Moreover, it is necessary for us to talk about the meaning of this event, and its political after-effects, for the reason that it was not a “senseless act of violence,” much like John Hinckley Jr. apparently shot Ronald Reagan in order to impress Jodie Foster.”
While he does continue to tow the line of apologism for the act itself, he moves into a kind of meta-commentary where he begins to question whether or not political violence in this way should really be that condemnable.
“Whether political violence is considered to be legitimate and necessary—or illegitimate “terrorism”—is determined by its success and symbolic impact. We forget that the vaunted “Founding Fathers” could have, so easily, been remembered as dangerous eccentrics, who rebelled against their rightful (and quite liberal) monarch out of personal ambition or avarice. In turn, the Confederacy could have been remembered as a just, Jeffersonian order, if it had achieved military victory.”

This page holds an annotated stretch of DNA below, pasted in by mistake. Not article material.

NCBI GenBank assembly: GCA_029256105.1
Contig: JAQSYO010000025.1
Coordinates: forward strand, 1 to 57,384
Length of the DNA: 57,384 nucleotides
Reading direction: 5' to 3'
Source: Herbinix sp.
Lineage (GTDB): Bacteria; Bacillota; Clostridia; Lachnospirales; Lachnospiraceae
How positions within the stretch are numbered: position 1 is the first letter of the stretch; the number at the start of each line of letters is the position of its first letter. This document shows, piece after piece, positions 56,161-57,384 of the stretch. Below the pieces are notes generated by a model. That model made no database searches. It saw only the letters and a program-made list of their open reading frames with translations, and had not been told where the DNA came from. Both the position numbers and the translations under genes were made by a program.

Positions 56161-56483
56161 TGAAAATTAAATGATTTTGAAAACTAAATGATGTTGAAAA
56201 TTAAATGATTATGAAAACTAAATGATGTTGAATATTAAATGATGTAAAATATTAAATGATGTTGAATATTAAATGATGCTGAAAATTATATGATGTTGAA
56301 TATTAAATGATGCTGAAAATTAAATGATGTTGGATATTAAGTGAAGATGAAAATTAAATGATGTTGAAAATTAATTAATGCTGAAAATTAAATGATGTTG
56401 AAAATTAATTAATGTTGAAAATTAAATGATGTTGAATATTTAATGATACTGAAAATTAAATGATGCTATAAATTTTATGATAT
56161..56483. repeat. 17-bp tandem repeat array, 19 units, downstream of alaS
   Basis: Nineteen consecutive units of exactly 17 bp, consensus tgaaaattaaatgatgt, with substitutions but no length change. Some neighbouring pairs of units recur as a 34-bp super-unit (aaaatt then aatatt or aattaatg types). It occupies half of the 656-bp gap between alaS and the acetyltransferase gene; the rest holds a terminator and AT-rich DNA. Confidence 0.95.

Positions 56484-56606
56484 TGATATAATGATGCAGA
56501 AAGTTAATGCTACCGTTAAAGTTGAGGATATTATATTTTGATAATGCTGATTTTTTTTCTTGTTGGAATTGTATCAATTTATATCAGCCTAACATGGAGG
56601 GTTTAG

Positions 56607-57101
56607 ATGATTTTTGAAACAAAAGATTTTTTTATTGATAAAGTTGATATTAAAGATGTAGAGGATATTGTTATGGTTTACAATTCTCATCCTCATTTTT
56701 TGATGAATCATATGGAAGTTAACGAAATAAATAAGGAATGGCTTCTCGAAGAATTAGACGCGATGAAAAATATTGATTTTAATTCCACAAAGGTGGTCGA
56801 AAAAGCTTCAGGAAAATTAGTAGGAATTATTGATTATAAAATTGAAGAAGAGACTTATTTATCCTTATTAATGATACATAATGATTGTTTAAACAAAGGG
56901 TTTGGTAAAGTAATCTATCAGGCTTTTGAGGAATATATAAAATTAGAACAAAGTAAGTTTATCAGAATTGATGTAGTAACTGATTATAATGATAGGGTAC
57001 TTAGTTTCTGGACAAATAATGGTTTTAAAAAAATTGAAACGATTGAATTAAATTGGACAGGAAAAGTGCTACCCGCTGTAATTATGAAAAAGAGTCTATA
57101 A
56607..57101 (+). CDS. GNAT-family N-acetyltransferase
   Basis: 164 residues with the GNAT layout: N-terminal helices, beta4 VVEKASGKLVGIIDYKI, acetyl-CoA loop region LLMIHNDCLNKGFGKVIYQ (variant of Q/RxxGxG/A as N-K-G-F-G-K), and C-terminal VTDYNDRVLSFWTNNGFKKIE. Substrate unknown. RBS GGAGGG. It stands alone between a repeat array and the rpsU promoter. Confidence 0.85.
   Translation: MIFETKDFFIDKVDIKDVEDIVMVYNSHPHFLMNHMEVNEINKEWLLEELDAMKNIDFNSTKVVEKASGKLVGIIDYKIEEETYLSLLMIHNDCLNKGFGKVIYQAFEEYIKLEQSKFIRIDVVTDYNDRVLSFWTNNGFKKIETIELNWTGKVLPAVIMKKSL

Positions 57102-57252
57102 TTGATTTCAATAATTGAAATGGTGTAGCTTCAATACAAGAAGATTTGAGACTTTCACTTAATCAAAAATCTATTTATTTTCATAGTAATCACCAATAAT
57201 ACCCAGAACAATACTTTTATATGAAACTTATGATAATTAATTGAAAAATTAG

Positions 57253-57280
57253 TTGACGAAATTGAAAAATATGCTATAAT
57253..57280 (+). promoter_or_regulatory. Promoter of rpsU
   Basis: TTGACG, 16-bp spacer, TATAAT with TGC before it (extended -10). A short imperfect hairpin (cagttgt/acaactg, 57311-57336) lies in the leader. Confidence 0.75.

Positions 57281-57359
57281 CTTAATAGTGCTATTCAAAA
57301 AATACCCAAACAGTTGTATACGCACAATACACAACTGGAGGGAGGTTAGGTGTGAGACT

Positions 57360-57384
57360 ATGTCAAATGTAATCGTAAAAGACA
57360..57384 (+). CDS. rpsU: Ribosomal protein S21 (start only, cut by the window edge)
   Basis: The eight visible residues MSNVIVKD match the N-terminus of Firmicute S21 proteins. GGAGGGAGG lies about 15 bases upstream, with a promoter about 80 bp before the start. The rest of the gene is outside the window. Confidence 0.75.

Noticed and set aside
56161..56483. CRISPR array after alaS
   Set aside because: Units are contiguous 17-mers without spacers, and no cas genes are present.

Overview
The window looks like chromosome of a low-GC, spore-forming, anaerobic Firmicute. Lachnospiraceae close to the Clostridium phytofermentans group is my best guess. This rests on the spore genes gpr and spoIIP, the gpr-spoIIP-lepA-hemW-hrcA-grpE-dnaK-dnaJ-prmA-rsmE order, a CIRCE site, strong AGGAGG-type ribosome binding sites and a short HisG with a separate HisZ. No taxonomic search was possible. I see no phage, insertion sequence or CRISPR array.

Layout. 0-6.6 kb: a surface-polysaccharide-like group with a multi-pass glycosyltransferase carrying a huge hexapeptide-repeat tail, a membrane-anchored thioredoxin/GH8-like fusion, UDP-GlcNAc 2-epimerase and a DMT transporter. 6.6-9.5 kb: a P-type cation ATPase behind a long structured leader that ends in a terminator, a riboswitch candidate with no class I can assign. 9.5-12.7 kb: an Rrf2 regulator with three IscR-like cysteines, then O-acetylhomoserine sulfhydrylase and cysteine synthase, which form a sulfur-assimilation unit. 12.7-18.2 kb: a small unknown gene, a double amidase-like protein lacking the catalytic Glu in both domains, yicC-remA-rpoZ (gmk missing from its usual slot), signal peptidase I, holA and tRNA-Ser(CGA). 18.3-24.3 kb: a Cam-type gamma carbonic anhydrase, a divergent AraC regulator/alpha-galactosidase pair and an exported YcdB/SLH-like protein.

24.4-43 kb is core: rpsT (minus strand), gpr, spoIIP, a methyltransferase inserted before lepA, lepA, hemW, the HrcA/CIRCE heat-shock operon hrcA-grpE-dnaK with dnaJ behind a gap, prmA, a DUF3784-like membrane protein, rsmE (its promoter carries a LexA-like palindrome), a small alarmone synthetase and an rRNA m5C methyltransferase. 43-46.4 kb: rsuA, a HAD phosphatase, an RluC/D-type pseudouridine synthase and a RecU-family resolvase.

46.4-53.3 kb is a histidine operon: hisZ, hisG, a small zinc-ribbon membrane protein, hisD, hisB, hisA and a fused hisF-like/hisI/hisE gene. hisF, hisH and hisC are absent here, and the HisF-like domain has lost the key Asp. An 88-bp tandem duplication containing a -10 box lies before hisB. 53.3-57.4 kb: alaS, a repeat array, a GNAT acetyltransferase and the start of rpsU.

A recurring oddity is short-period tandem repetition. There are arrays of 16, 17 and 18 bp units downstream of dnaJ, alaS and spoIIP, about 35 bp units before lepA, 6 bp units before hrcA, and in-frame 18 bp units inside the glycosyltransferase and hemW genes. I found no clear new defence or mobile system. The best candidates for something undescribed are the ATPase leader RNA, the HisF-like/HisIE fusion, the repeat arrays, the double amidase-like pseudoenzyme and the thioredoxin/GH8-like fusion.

Counter-Currents Publishing, which has made a name for itself in trying to create a philosophically backed fascist movement modeled on European right-wing intellectuals, joined right in with the usual vile rhetoric that they revel in. Not only were several articles on the subject published, while also being distracted by the recent marriage equality ruling, they also published Roof’s manifesto in an unabridged and annotated version. This will likely not be the last time that this brief blog post driven by homicidal racial rage is republished as the work of some sort of “visionary.” Writing at Counter-Currents website, Brian Tobin laments that these acts of extreme violence are simply the result of an integrated society that is deteriorating because of its multiracial character.